Mountain Bike Action How to: Proper setup of a Fox suspension fork
We could write a book on all the improper suspension fork setups we’ve seen on the trails. Some of them are simply unfashionable, but others are downright dangerous.
We had the “Foxy” Fox Racing Shox support team at our disposal this month, and we asked them how to check for and remedy a couple of the most common setup pitfalls: “Clocking” your 15-millimeter quick-release lever and properly installing the brake hose guide.
Fifteen-millimeter quick-release axles are set up from the factory to be positioned correctly when closed. If the quick release looks like this after being removed and replaced, it will be necessary to “clock” the axle.
Begin by opening the quick-release lever and unthreading the axle just enough to completely disengage the threads from the axle nut on the opposite side. It’s not necessary to fully remove the axle, just unthread it.
Use a 2.5-millimeter Allen wrench to remove the small bolt holding the triangular axle nut retainer.
Once the retaining piece is removed, pull the axle nut out and rotate it in the necessary direction. Make note of the position of the numbers etched on the axle nut before removing, as they will approximate how much to rotate it.
Push the axle insert back into the fork. The splines on the insert will line up with those on the lower fork. Be sure the bolt for the retaining piece has a dab of blue Loctite on it. New ones will already have it. If you have already removed it a few times, you may need to reapply.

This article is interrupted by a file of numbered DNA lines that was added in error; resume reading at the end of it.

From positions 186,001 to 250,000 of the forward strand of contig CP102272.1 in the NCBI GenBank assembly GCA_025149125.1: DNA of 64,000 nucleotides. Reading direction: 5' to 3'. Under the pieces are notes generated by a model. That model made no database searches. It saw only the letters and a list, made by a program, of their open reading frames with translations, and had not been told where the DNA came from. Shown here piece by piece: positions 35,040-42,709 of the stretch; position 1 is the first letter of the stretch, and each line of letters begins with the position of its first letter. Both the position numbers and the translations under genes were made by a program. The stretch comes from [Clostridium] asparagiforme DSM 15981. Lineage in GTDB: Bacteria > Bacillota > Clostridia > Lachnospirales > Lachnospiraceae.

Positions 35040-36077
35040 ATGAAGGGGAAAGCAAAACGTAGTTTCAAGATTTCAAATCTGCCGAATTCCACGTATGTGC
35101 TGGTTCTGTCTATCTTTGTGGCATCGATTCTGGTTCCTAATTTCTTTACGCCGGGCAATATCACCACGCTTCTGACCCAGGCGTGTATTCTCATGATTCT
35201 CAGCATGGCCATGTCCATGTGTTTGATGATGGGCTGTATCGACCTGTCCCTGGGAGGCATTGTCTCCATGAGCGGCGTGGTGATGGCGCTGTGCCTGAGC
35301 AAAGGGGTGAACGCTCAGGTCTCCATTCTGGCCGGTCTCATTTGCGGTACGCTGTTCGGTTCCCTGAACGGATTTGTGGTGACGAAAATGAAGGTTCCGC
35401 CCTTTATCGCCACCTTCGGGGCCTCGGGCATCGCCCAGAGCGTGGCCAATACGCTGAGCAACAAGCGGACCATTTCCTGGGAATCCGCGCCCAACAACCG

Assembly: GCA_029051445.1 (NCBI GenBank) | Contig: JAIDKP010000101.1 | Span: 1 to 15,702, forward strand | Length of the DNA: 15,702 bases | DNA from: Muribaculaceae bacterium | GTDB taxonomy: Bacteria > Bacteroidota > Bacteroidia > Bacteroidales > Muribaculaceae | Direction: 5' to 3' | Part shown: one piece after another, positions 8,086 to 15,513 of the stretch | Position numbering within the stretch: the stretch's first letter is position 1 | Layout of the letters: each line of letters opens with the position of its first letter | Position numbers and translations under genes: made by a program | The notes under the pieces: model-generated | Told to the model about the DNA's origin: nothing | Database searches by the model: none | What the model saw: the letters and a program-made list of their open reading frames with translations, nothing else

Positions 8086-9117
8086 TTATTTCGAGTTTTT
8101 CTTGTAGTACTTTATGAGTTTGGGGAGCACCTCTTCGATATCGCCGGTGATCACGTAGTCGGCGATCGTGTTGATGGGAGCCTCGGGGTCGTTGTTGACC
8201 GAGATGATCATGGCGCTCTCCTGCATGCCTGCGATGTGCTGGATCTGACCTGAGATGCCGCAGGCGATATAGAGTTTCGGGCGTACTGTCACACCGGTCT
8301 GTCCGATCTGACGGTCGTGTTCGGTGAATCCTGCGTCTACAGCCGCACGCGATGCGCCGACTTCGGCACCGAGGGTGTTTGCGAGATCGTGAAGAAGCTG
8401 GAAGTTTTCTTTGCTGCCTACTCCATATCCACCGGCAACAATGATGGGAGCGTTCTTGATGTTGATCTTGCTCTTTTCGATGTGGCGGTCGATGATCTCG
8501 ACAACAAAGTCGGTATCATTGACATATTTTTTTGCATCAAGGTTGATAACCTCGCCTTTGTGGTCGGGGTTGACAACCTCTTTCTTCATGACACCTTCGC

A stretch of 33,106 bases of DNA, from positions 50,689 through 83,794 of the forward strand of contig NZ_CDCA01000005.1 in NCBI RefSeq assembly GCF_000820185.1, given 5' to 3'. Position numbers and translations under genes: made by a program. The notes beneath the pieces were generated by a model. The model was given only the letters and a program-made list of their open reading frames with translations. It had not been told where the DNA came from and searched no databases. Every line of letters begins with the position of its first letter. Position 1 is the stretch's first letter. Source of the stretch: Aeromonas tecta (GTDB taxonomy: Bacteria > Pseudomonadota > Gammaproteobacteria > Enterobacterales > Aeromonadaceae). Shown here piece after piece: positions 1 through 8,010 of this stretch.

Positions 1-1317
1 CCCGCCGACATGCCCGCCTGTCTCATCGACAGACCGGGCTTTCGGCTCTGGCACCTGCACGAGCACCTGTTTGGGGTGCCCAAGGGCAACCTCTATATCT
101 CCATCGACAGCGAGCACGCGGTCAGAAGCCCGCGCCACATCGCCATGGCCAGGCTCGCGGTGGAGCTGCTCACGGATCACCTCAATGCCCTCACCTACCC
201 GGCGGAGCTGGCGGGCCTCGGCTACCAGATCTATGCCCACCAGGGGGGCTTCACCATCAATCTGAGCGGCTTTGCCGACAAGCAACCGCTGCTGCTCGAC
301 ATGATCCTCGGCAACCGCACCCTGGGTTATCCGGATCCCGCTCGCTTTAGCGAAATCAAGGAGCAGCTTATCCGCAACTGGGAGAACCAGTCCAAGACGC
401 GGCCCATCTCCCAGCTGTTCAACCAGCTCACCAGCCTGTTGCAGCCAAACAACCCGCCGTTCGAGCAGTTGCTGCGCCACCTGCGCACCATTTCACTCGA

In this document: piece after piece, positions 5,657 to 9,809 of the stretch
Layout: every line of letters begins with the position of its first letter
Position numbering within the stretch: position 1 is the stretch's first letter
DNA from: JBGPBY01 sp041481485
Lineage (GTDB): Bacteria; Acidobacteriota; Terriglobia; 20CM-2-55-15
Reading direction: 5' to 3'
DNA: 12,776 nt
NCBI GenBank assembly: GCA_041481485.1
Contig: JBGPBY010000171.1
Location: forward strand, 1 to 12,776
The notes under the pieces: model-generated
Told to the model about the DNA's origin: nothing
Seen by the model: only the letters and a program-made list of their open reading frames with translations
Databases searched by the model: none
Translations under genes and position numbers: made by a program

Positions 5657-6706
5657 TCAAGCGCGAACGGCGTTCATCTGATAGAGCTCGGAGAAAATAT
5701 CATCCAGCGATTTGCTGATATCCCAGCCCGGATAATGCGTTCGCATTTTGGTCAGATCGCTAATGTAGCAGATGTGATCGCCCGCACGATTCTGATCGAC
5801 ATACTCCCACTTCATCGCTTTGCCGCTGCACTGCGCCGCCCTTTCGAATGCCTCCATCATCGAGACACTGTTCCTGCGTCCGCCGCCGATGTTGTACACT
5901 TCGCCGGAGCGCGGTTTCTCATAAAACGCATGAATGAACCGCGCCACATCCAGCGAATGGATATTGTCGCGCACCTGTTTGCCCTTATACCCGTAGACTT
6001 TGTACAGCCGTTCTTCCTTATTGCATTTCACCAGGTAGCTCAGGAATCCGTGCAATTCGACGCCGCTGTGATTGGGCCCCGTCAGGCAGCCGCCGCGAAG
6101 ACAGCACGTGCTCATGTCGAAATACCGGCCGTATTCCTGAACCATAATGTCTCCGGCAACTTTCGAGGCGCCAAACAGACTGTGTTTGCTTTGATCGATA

Replace the retainer piece. This will lock in your axle position. Be sure not to torque the bolt too hard. It’s going into the magnesium casting and could easily be damaged if overtightened.
Thread the axle back in and close the quick release. The quick-release lever should point up and slightly forward. If it doesn’t, head back to step one. This may involve a little trial and error. We haven’t found an exact formula yet.
On forks with traditional-style braces, (with the brace in front of the stanchions) brake hoses should be routed on the inside of the fork leg.
If the hose has been improperly routed on the outside of the fork leg, remove the caliper mounting bolts to allow the hose to be rerouted.
The hose-guide bolt is easily cross-threaded. Do it and you’ll be forced to use a zip-tie in its place. Before installing, remove the wheel to make it easier to ensure the bolt goes in straight. Also,be sure to use a standard Allen wrench rather than a ball-end wrench. By holding the guide from the back while tightening the bolt, getting it in straight will be a breeze.
The fork stanchions should be cleaned between each ride with mild soap and water. We also like this handy flossing technique with a clean paper towel or shop rag.
Fox’s tech rep Louis Angeley says, “Go enjoy some buttery smooth suspension performance!”
For more information: Fox Racing Shox